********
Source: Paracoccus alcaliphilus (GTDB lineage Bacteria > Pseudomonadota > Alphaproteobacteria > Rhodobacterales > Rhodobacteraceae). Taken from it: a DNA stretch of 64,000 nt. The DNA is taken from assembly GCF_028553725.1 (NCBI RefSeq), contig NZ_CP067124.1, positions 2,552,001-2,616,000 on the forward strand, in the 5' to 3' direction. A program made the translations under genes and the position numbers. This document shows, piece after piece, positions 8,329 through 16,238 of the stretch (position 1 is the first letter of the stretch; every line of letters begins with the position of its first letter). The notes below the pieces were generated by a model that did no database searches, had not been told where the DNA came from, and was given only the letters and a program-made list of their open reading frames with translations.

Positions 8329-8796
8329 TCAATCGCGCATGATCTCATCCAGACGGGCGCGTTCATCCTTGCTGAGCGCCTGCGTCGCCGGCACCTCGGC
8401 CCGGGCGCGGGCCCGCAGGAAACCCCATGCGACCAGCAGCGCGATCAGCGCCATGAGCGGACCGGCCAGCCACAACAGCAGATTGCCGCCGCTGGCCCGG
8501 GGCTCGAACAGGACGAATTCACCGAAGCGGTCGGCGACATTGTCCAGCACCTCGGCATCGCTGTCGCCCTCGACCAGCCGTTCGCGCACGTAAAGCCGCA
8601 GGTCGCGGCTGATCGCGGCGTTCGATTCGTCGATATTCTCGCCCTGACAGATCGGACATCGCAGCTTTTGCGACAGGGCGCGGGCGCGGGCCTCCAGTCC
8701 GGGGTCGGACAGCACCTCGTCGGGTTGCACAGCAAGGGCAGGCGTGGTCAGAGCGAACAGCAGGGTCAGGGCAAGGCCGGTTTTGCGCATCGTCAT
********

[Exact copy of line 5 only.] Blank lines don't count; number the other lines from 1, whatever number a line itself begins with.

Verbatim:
8501 GGCTCGAACAGGACGAATTCACCGAAGCGGTCGGCGACATTGTCCAGCACCTCGGCATCGCTGTCGCCCTCGACCAGCCGTTCGCGCACGTAAAGCCGCA